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Future mega-fires and smoke impacts

Author(s): Narasimhan K. Larkin, John T. Abatzoglou, Donald McKenzie, Brian E. Potter, E. Ashley Steel, Brian J. Stocks
Year Published: 2015

“Megafire” events, in which large high-intensity fires propagate over extended periods, can cause both immense damage to the local environment and catastrophic air quality impacts on cities and towns downwind. Increases in extreme events associated with climate change (e.g., droughts, heat waves) are projected to result in more frequent and extensive very large fires exhibiting extreme fire behavior (IPCC, 2007; Flannigan et al., 2009), especially when combined with fuel accumulation resulting from past fire suppression practices and an expanding wildland-urban interface. Maintaining current levels of fire suppression effectiveness is already proving challenging under these conditions, making more megafires a strong future possibility.

This project examines the weather and climate factors related to known megafires and very large wildfires that have occurred across the contiguous United States and projects the likelihood of megafires occurring during the 2046-2065 mid-century time period. A variety of statistical techniques and spatial scales are used in the analysis. The report ranks regions of future higher likelihood very large fire locations based on overall probability. In addition, the potential for large-scale smoke impact effects from very large fires is examined. This includes the overall potential for smoke emissions, as well as the potential for downwind transport to various kinds of sensitive receptors. Types of sensitive receptors examined include Class 1 airsheds, National Ambient Air Quality Standards non-attainment areas, and overall human population exposure. Smoke emissions and downwind transportation are combined to create an overall metric of Smoke Impact Potential (SIP). Combining future very large fire projections with site specific Smoke Impact Potentials allows for the ranking of locations based on the potential for large scale smoke impacts from very large fires.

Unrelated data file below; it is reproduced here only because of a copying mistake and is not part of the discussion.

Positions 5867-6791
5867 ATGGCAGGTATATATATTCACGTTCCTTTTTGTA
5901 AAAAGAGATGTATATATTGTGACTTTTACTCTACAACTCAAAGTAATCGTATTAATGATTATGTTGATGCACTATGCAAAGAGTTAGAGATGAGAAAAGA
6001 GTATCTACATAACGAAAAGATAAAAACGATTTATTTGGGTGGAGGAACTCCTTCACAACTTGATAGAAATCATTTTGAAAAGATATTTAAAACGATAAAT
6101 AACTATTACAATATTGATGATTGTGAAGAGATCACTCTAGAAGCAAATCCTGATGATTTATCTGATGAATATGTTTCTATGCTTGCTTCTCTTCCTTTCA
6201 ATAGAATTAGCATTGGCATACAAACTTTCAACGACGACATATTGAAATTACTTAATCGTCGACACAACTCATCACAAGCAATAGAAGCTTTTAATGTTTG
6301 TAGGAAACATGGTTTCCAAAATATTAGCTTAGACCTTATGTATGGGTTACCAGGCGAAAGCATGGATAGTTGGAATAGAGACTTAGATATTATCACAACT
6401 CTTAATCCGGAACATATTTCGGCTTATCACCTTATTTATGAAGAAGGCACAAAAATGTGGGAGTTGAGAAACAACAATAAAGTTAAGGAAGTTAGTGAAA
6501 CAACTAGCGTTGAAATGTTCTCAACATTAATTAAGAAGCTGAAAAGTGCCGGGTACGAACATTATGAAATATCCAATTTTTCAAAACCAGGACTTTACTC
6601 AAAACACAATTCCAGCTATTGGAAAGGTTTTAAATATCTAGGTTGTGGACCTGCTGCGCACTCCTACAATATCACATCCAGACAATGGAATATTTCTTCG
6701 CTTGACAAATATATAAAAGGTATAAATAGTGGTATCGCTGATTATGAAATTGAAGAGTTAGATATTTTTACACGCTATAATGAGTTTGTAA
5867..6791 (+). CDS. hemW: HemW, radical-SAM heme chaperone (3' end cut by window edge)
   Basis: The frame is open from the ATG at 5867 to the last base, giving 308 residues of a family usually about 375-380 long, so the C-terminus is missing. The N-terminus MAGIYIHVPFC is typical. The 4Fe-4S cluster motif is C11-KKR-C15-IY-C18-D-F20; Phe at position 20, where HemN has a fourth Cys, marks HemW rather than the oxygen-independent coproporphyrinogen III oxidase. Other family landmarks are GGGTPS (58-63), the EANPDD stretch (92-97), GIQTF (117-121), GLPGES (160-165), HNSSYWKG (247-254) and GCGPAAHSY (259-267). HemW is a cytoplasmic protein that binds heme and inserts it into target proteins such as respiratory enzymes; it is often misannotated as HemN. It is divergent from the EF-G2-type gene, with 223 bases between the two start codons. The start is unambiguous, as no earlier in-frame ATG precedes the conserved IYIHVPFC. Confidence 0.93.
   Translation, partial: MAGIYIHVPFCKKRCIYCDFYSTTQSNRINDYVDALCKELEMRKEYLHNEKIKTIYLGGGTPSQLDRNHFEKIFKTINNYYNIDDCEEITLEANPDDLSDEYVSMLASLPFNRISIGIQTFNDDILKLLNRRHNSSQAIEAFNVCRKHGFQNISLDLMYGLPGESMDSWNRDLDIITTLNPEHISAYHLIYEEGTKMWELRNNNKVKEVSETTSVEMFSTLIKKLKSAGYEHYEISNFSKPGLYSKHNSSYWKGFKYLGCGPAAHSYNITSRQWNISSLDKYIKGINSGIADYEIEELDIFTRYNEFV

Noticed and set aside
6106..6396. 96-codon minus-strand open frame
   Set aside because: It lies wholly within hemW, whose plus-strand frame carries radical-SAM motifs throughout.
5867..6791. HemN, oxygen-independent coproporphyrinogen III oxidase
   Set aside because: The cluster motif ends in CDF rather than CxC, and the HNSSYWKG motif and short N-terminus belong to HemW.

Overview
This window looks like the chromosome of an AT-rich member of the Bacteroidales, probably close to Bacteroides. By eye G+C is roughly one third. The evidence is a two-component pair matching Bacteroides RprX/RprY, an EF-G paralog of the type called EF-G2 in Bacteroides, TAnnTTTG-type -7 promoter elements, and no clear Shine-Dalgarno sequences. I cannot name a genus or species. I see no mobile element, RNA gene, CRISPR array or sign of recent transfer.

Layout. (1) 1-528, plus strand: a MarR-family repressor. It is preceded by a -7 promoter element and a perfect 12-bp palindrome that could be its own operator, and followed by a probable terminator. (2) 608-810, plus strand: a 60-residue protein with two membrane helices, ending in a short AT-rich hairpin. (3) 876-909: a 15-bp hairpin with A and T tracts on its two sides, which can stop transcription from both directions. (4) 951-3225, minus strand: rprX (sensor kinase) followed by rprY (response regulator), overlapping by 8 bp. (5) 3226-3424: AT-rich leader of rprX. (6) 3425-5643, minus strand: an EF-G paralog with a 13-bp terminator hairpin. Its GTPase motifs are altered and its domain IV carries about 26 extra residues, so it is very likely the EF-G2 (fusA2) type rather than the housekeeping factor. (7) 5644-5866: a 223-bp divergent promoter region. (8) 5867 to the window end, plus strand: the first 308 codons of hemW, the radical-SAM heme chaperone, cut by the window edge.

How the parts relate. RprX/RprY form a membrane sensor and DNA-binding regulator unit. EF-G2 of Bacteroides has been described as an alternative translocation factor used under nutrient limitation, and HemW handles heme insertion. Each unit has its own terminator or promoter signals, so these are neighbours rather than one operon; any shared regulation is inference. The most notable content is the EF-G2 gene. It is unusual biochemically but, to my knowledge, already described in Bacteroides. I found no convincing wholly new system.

While overall megafire risk is high in many parts of the western U.S. as well as in more limited areas along the east coast and the upper Midwest, the potential human population exposure from megafires is heavily concentrated in California, Minnesota, and along the eastern seaboard. A complete ranking of these locations is provided in the report.

Citation: Larkin NK, Abatzoglou JT, McKenzie D, Potter BE, Steel EA, Stocks BJ. 2015. Future mega-fires and smoke impacts. Final report to the Joint Fire Science Program, Project 11-1-7-4. Boise, ID: Joint Fire Science Program, 104 p.
Topic(s): Fire Behavior, Extreme Fire Behavior, Fire & Climate, Smoke & Air Quality, Smoke & Populations
Ecosystem(s): None
Document Type: Technical Report or White Paper
NRFSN number: 15579
FRAMES RCS number: 21208
Record updated: May 31, 2018